• Power Save – Device is fully functional at a lower power or performance state than Power On. This state is applicable when the device is being used, but peak performance is unnecessary and power is at a premium.
  • Standby – Device is partially powered, with automatic wakeup on request.
  • Sleep – Device is partially powered, with device-initiated wakeup, if available. A device in this state is sleeping but capable of raising the system power state on its own. It consumes only enough power to be able to do so; which must be less than or equal to the amount of power used in state Standby.
  • Power Off – Device has no power. A device in this state should not be consuming any significant power. Some peripheral busses require static terminations that intrinsically use non-zero power when a device is physically connected to the bus. A device on such a bus can still support Power Off.

A physical device does not have to support all of the device power states. The only device power state that all devices must support is the full on state, Power On. A driver that is issued a request to enter a power state not supported by its device enters the next available power state supported.

Now we can define what Battery Guard doing.
First of all, we must now, that screen and backlight state are really don't define device power state. Why ? Because powering of each subdevice in each system power state is not hardcoded.In Power Template Editor we can define power state of each subdevice for every system power state. In that way we can affect power consumption of the device. We can e.g. turn off power of camera if we don't use it.

Main window of Battery Guard let us observe actual power states of subdevices. We can change powering subdevices and observe how it affect battery draining. You should know, that power template still takes effect so if power state of device change, then powering of subdevices will also change. When in template, camera is on for On state, then after we turn off and on device camera will be on again, even if we previously set it off in main screen.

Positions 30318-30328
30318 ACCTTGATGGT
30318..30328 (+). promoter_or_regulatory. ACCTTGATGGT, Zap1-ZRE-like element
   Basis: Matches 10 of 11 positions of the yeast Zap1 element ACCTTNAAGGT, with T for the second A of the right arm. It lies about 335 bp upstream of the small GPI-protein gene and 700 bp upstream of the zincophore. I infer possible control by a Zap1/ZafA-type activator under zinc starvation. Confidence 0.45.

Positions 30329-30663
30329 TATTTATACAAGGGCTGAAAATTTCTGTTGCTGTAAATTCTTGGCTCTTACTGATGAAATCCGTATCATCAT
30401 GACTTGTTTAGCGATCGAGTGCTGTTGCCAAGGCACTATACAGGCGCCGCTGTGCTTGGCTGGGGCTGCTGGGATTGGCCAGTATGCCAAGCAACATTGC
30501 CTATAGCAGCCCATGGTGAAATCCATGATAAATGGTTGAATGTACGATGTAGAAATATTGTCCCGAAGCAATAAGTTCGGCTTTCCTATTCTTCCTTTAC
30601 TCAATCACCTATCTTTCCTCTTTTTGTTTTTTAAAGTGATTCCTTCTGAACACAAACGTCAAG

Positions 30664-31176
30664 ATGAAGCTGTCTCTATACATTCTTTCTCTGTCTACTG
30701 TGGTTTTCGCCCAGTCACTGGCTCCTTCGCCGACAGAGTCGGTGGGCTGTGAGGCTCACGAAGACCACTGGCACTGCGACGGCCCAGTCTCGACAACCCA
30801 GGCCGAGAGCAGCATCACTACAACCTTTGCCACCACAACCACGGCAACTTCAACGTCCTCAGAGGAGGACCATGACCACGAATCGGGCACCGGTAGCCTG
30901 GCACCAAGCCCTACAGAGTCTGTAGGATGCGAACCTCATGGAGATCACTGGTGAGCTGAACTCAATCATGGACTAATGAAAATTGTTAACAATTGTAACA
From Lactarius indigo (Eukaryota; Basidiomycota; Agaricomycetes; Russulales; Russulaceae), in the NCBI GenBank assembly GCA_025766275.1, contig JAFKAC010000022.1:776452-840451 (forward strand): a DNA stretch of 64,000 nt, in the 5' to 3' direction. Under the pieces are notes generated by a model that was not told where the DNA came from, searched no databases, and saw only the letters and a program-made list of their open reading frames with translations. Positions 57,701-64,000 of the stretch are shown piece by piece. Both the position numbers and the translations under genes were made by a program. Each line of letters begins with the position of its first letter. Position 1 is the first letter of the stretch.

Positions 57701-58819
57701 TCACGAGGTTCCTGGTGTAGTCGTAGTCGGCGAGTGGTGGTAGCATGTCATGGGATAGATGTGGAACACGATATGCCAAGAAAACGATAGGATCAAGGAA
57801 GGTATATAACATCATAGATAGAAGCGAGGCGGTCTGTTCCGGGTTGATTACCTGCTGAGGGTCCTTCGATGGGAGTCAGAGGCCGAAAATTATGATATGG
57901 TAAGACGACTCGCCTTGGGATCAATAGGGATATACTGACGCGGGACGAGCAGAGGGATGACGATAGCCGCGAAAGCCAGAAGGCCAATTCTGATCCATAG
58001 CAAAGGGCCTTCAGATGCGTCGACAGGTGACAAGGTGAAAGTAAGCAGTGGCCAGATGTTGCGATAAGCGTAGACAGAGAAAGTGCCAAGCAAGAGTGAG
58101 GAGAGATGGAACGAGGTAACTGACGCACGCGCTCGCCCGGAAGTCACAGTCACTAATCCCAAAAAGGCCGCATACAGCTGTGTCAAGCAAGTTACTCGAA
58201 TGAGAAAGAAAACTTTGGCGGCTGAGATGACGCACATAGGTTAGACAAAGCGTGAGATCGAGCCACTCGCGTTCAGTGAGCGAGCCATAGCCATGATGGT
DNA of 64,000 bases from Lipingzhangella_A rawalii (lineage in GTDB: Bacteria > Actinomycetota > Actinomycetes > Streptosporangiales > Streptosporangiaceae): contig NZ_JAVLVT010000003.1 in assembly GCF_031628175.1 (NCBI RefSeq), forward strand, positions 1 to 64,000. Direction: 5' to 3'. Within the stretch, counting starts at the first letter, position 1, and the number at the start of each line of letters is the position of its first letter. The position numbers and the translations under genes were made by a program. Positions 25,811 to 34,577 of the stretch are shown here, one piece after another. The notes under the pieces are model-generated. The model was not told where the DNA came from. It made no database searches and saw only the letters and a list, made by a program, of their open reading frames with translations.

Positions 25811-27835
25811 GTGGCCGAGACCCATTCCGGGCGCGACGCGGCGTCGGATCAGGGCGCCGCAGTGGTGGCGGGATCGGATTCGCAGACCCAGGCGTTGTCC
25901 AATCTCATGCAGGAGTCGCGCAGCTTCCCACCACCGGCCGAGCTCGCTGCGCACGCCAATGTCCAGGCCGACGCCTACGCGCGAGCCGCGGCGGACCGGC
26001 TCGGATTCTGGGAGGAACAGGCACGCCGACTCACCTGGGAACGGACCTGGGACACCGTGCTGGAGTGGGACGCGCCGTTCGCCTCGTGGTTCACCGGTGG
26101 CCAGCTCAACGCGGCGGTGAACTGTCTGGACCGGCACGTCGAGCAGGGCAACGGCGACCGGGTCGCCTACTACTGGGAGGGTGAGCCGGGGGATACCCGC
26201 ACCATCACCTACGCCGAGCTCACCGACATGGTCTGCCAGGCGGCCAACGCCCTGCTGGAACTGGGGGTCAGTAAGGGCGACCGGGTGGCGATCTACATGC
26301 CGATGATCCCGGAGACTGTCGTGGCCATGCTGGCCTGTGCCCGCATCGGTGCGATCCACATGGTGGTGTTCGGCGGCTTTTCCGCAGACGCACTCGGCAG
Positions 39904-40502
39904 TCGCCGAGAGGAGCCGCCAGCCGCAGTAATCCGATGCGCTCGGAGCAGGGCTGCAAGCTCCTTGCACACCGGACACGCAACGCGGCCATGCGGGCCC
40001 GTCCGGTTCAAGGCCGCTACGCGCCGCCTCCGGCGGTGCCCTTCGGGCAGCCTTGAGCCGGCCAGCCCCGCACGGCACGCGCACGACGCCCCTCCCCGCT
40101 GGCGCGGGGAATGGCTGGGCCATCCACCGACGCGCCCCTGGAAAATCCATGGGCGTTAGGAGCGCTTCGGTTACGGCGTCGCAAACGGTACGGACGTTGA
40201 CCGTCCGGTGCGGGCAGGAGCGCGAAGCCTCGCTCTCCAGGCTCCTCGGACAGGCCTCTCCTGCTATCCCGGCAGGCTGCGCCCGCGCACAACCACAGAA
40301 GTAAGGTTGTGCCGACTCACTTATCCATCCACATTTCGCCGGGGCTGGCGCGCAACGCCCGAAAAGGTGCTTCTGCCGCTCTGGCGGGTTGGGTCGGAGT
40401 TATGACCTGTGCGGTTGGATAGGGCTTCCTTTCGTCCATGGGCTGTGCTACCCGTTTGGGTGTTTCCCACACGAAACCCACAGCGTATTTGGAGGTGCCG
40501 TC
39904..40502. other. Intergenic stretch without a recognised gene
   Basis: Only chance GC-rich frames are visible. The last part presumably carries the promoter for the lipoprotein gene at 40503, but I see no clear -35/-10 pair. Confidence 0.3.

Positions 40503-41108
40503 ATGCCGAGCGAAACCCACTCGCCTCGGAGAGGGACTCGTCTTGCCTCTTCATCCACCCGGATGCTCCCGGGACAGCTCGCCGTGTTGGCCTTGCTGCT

Remeber, battery draining and battery life are refreshed every 2 seconds, but subdevices states list must be refreshed manually.

Usefull informations

  • Always do a backup before any changes in power template,
  • Battery Guard changes power template for the operating system so, you don't have to keep it in memory or runing it on startup
  • Most important power states for user are On and especially Unattended, cos often we don't know that our device is currently in this state (it depends on installed software),
  • running programs can change power template to achieve functionality (e.g. playing music in background),
  • all what you read there are theory, everything depends on software and hardware implementation in your device
  • Battery Guard is under development, knowledge of author also is ;)
  • Your experience in Battery Guard and achieved effects can be usefull for others, share it!
Features
  • set powering template for each power state of WinMo Professional device
  • set current power mode for each subdevice
  • backup/restore powering template
  • support user-defined friendly names of subdevices
  • multilanguage support (English, Polish, Greek)
  • skin support
  • AppToDate support

Tested devices: HTC Touch HD, HTC BlueAngle.